Wednesday, June 3, 2015

VISUAL STORYTELLING

Yesterday, after morning services at St. Mary's Convent, Sewanee, Tennessee, we decided, on impulse, to visit the Hunter Museum in Chattanooga, which is an hour's drive from Sewanee. When morning temps in early June average 60 degrees, travel is pleasant, and temps were still mild at noon when we arrived and took a table at the Rembrandt Cafe. Fearless sparrows and grackles were busy on the patio, daring to land underfoot to pick up the crumbs of early lunchers. The cafe's specialty is a tomato-artichoke soup and fresh bread from a bakery located on the block beneath the cafe area, so we dined well, sitting near a large fountain that provided an added attraction for the brown sparrows at my elbow.

The Hunter Museum, across the street from The Rembrandt Cafe at Bluff View, was only steps away, and we renewed a lapsed membership before viewing the exhibit that had attracted my interest: Eudora Welty and the Segregated South, a gallery of photographs by one of my favorite southern writers. The photographs were billed as explorations on both sides of the color line in the "Jim Crow South" of her native Mississippi and were on loan from the Knoxville Museum of Art. I wasn't allowed to photograph the exhibit, but the running texts documenting Welty's experience in a segregated South provided material for some memorable storytelling.

By Jay from Birmingham, AL 
(http://creativecommons.org/licenses/by/2.0), 
via Wikimedia Commons
During the 1930's Welty worked with the WPA (Works Progress Administration) conducting interviews in her home area near Jackson, Mississippi. Welty's keen powers of observation and what is described as "sly humor" delineate the color differences in arresting photographs about the effects of Jim Crow laws on Mississippi's majority African American population during this time in the deep South.

One gelatin silver print, dated 1935, that Welty snapped is entitled "Saturday Strollers," a photograph of three southern African American women dressed in chic gowns, high heeled shoes, and stylish hats, strolling on their afternoon off. Their stroll is impacted by a farmer dressed in worn-out overalls leaning against a storefront, as Welty catches the woman in the left side of the photograph stepping behind her companions so that she can create a space on the sidewalk between herself and the white farmer. She is carrying out the Jim Crow rule of "giving whites the wall." The text accompanying this photograph explains that Welty has cropped the photograph to emphasize the farmer's posture, and he is described as "casting a shadow over the women's leisurely stroll."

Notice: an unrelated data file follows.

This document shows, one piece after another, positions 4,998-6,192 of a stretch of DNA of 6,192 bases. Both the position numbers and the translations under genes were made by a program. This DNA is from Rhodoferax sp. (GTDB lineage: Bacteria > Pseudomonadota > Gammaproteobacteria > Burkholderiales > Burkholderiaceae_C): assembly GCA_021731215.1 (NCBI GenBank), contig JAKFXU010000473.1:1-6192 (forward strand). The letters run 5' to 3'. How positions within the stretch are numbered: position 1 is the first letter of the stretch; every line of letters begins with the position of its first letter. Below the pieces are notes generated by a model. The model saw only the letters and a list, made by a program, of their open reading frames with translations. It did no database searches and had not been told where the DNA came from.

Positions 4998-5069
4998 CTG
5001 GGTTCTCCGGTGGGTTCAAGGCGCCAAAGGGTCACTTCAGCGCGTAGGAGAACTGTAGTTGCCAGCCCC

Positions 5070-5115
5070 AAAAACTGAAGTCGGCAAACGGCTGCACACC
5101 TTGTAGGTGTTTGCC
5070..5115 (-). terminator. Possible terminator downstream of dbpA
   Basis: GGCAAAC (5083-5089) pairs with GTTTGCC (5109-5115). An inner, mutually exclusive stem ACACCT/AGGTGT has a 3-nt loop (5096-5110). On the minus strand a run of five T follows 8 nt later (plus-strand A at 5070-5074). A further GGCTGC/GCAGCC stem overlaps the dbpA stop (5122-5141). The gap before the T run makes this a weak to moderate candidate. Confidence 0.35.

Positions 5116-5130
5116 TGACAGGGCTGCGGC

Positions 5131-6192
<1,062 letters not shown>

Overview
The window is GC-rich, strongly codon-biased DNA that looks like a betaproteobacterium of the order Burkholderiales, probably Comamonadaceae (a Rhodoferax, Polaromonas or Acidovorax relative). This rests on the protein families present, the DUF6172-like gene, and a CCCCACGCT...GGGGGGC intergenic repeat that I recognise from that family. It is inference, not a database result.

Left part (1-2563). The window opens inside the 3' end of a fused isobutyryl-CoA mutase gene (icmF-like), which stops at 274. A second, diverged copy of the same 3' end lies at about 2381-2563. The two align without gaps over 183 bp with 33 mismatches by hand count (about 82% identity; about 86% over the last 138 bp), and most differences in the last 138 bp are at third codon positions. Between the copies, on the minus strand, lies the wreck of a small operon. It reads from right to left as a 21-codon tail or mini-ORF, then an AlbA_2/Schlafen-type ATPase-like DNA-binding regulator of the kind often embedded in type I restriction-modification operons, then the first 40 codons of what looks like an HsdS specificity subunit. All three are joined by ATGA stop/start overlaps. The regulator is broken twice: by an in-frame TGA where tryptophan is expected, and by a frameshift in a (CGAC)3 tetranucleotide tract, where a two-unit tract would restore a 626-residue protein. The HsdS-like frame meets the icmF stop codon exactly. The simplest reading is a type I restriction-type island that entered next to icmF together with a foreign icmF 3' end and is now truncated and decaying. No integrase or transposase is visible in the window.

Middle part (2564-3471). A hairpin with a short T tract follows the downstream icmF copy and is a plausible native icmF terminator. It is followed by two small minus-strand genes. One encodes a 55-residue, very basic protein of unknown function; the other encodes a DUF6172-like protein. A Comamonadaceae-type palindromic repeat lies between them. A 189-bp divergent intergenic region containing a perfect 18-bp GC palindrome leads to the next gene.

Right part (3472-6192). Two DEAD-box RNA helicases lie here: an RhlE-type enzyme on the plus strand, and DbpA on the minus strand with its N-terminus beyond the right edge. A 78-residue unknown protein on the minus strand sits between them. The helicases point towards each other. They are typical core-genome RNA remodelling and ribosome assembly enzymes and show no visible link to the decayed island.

As my great-grandmother Dora Runnels Greenlaw lived in Copiah County, Mississippi during the early 20th century, I was drawn to a photograph shot in that area entitled "Tomato Packers' Recess, Copiah County." The print showed migrant workers, who were often displaced sharecroppers, gathered around a central guitarist, looking as though they needed the music as a respite from harvesting seasonal crops. The men's bent legs are described as a "rhythmic pattern...creating a sense of unity and uplift."

One of the most arresting photographs in the exhibit, "Preacher and Leaders of the Holiness Church," shows a picture of worshippers at the Church of God in Christ Holiness Church. In this picture Welty shows the spiritual aspects of the church by capturing the sunlight glowing in the window of the church and the incandescent light that illuminates the glowing faces of the women who are known as "Sanctifieds." This photograph appeared in an article in Vogue magazine, and Welty's text included inappropriate remarks that reflect the prejudices of the time as she described the appearance and behavior of the preacher: "The preacher shown here at top, was a little man, jet black, with monkey features and antics."

A stark photograph shows African American workers going home before sundown to avoid the "sundowner laws" that forced these workers, who were employed in town, to go home before dark or risk being arrested, sometimes lynched. Welty shows a long road in the foreground leading to the cart carrying the workers, and the photograph frames a barren landscape with only one tree showing in the distance.

A print of a houseboat family on the Pearl River that brought back memories of fishing trips I once took on this river, a haunting photograph of an abandoned lunatic asylum, and Welty's famous photograph of a bottle tree in a barren-looking yard—these were among the stories Welty told in this visual narrative of the segregated South.


I returned to Sewanee with a copy of Art View, the Hunter Museum's quarterly magazine underarm and opened it to a page that featured a cutline by the photo editor Kathy Ryan: "Often the best creative work happens when there is a crossover between different disciplines." An apt phrase to describe a Pulitzer Prize winning writer like Eudora Welty, who was not only one of the South's premier authors, she was recognized as an accomplished photographer. 
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